At a recent book festival, I was sitting at a bar having drinks with other craft-minded people, when a man pulled up next to me to have a beer. He was pleasant enough, and we began talking. He told me he had traveled a long distance to be at the festival and was especially enjoying the panels on poetry. He also was apparently enjoying quite a bit of beer because he was swaying.
We kept talking – writers know to keep strange conversations going – and his tale became more and more fabulist. He was at Iowa. He was at Columbia. He had poets who were lovers. He had strong opinions about those lovers and how their careers had unfolded. I egged him on, quietly thinking:
“You can’t make this stuff up.” Even though I was quite sure most of what he was telling me was made up.
Eventually the vibe changed, and he laid it out for me: “Do you want to see my books?”
Let me just say: I’m a woman of a certain age. I’ve been to a lot of bars. Was that a pick-up line? I’m sorry, dear reader: My laughter nearly knocked me off my barstool.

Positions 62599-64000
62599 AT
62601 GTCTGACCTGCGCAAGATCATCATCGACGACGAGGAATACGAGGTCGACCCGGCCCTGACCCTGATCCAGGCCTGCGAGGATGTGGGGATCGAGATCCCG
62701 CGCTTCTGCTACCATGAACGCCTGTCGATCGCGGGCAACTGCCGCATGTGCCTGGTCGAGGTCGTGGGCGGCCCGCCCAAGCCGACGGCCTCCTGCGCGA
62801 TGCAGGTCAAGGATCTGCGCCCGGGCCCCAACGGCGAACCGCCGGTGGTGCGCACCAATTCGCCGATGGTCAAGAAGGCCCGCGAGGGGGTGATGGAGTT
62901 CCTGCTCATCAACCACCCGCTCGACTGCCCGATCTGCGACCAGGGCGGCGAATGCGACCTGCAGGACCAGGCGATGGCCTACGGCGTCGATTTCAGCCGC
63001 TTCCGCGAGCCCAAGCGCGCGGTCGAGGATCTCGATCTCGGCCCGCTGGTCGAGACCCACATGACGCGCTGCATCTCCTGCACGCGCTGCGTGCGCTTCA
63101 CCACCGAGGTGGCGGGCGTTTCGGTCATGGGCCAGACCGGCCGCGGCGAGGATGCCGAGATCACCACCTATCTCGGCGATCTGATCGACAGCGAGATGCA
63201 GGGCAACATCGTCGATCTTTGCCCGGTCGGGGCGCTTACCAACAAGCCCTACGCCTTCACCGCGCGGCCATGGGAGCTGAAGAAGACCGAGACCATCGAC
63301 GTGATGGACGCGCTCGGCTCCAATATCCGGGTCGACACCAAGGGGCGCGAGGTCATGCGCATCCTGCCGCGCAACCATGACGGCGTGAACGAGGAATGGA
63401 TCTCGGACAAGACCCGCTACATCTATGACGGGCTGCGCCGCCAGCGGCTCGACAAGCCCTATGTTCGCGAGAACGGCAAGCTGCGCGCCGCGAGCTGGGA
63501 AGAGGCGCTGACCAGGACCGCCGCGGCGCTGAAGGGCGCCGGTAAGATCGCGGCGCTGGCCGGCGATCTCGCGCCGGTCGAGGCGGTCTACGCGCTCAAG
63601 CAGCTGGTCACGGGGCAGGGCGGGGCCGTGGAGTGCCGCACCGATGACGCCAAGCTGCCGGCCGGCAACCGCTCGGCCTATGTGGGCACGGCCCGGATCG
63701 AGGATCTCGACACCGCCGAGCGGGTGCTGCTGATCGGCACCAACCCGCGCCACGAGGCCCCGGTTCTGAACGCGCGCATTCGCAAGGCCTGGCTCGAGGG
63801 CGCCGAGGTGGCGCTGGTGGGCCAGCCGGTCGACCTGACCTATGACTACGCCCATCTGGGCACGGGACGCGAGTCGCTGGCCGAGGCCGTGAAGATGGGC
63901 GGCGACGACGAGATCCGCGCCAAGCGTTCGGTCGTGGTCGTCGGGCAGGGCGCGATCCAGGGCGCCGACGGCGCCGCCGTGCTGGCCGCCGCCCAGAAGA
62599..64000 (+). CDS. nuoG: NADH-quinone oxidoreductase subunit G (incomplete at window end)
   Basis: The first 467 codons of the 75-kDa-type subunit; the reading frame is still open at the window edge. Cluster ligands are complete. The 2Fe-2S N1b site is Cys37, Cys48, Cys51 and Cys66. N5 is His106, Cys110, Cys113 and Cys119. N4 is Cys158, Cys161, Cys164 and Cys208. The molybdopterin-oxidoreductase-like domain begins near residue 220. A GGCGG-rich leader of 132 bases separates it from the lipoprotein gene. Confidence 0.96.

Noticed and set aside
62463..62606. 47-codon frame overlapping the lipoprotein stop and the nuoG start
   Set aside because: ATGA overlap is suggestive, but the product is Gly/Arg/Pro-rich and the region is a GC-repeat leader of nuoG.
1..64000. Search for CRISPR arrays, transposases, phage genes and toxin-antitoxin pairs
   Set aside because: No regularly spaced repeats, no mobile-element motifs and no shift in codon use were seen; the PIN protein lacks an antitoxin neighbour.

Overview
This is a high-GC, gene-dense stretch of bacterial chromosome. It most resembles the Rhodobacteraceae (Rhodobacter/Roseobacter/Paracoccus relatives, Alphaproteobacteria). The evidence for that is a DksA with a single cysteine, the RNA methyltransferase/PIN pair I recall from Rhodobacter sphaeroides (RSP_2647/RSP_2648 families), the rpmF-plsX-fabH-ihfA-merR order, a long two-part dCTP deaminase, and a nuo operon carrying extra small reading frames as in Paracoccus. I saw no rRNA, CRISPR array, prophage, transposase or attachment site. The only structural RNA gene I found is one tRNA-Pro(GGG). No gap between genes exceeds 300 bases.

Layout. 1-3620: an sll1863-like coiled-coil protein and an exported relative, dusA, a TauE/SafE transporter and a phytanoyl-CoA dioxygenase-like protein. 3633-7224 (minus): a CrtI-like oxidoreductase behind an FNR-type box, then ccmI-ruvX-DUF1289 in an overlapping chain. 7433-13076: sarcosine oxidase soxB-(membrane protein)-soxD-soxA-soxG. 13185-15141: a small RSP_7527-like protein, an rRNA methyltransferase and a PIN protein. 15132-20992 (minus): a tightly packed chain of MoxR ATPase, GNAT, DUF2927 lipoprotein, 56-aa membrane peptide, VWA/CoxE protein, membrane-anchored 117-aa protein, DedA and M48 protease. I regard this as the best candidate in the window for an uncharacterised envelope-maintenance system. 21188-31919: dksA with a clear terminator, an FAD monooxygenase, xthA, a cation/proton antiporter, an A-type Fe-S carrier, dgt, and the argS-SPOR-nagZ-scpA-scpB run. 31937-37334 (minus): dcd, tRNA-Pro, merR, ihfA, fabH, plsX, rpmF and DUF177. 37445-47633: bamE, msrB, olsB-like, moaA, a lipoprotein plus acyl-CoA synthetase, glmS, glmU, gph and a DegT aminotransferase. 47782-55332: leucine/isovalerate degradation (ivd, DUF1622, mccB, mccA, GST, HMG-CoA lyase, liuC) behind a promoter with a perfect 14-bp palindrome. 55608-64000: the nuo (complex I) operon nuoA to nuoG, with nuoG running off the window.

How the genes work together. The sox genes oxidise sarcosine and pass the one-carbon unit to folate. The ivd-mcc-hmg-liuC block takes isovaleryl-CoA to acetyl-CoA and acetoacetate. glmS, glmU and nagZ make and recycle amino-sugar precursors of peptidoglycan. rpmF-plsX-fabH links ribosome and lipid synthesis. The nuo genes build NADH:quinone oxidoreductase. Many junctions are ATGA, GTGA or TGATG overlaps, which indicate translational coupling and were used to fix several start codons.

I looked at my suitor and smiled: “No, thank you,” I said. “I have books of my own.” I also said goodnight.
I repeat this story because it has the elements of provocation I find so interesting as a writer. It has setting and character and dialogue. A conflict (though minor). It unfolded in front of me, and it was my job to pay attention, get the details, find the story. I daresay, it was inspiring.
Inspiration is, in fact, the theme braided into nearly every story in this issue. Whether on a beach watching the sunrise, around the table in the writers’ room, at your work space in the midst of family chaos or alone in your cave, inspiration is the invaluable element of all writing. We believe you will find these stories inspiring, and we hope our stories nudge you toward whatever writing goals you have set for your own sense of accomplishment and success.